Today, I came across a model 1889, 44-40, serial number 27844. Researching it, I think the gun was actually made in 1889. It was offered to me for $1000, and, after doing some research on the Web, I couldn't see how I could go wrong buying it, so I did. The metal and wood are in great shape, and the rifle does not look as if any modern, or probably old, restoration work has been done on it. I, of course, intend to leave it this way. The only thing that seems to need repair is the little catch at the rear of the lever that holds it closed. I believe the spring is broken. Assuming a gunsmith says it is ok to shoot, my intention is to do this on occasion as that's my practice with all the guns I own. Can anyone point me in the correct direction to find a replacement spring? Where should I go for ammo? I assume some low pressure cowboy loads would be the best thing to buy. Does anyone have any feedback on this, and on the rifle in general? Thanks!!!!!
Last edited by Lotsats; 06-09-2013 at 07:01 PM. Reason: correct typo
Another thing: I've heard of round barrels, octagonal barrels and half octagonal barrels. The barrel on this rifle is hexagonal, 6 sides. It appears to be original, and has "Marlin Fire-Arms Co. New Haven, Ct. U.S.A" "Patented Oct. 11, 1887, April.2.1889." on it.
Last edited by Lotsats; 06-08-2013 at 08:19 PM.
Handsome rifle. I think you should count the flats on that barrel again. There are eight, not six.
You are right. There are eight flats on the barrel. My mistake. Does anyone else have anything to say about my "new" rifle?
Congrats on a fine looking Model of 1889. In a very nice calibre too. It would be good to have more close up pictures if you had the time. The lever catch spring is sometimes broken or missing and it would be good to see a photo of that too. It's a very simple spring and Wisners or Numrich Gun Parts or Bob's Gun Shop may have a replacement for you. If you can't find one you might have to make it yourself and I could help you with this if need's be. I've made several springs for these vintage rifles. The two part one operating the trigger and safety button in the Model of 1889 is a very awkward one !!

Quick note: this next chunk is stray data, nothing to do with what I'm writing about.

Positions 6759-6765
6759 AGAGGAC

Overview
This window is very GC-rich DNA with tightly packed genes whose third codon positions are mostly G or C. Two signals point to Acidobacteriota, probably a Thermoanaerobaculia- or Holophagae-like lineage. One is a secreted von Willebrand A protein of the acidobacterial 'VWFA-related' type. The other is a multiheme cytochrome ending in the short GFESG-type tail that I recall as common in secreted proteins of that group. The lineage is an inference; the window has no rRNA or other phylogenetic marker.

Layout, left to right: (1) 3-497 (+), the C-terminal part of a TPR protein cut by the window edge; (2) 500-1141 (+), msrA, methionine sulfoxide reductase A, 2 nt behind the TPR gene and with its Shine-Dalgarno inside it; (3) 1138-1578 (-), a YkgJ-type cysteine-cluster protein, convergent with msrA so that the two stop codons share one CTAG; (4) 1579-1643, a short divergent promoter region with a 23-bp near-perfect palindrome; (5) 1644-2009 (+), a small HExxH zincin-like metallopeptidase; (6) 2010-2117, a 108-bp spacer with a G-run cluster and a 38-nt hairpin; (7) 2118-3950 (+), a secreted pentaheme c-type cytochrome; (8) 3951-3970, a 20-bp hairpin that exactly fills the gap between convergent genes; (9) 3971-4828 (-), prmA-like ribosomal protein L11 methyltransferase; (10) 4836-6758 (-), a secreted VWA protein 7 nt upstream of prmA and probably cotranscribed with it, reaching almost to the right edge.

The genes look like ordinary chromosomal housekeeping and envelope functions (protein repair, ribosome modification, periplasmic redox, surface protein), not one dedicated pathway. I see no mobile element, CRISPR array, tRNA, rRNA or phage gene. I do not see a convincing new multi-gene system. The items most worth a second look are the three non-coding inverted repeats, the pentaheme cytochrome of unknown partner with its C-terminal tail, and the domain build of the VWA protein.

If you wish to fire your rifle it's best to understand that it's originally a blackpowder cartridge firing rifle and used only to lower pressures and bullet velocities of 1200 to 1250 f.p.s. That being said it's safer in my view to only shoot factory blackpowder cartridges but if you plan to handload your ammunition with smokeless powder with cast bullets it's quite possible to so, and safely, by keeping velocities to 1250 f.p.s. produced by loads carefully researched from reputable reloading manuals such as Ken Watter's 'Pet Loads' or one of the Lyman manuals. You could always load your own blackpowder loads as well. You should slug your bore to determine it's diameter and cast a bullet one to two thousandths of an inch larger than that. With your old rifle you may encounter difficulty with overbore problems such that the bullet you cast won't fit the chamber forcing you to shoot a smaller diameter bullet which has problems with accuracy. There is much written on this problem in this Forum under the title .44-40 reloading threads which you should find interesting and there is also a "Team .44-40" which you should join as you post better pictures of your rifle. Welcome.
If my wife asks....all guns cost five bucks and ammo is free !!!
Nice Rifle...Very Nice...
Welcome to MO and a very fine catch there.Looks great for its age.I am one of the few here on MO with an 1889.My rifle is in 32-20.I do shoot mine and like smithywess stated,these are BP rifles and very old and should be treated nicely.BP or very lite loads of smokeyless powder should be used.
AVATAR=1889 Marlin 32-20(1890 vintage)
Team 44-40 #23
Team 32 Special #21
Team 45-70 #401
."If ever time should come, when vain and aspiring men shall possess the highest seats in government, our country will stand in need of its experienced patriots to prevent its ruin." -
- Samuel Adams
Lotsats, Welcome to MO, Nice looking rifle and a great caliber! Hope to see more photos of the rifle and hear how your journey with it goes. If you use black powder with it I would suggest Swiss.
Ok. I added close up pictures here, and five more in a second post. Oh, do I like this rifle!!!!!
Thanks for the photos, Cool rifle you have there!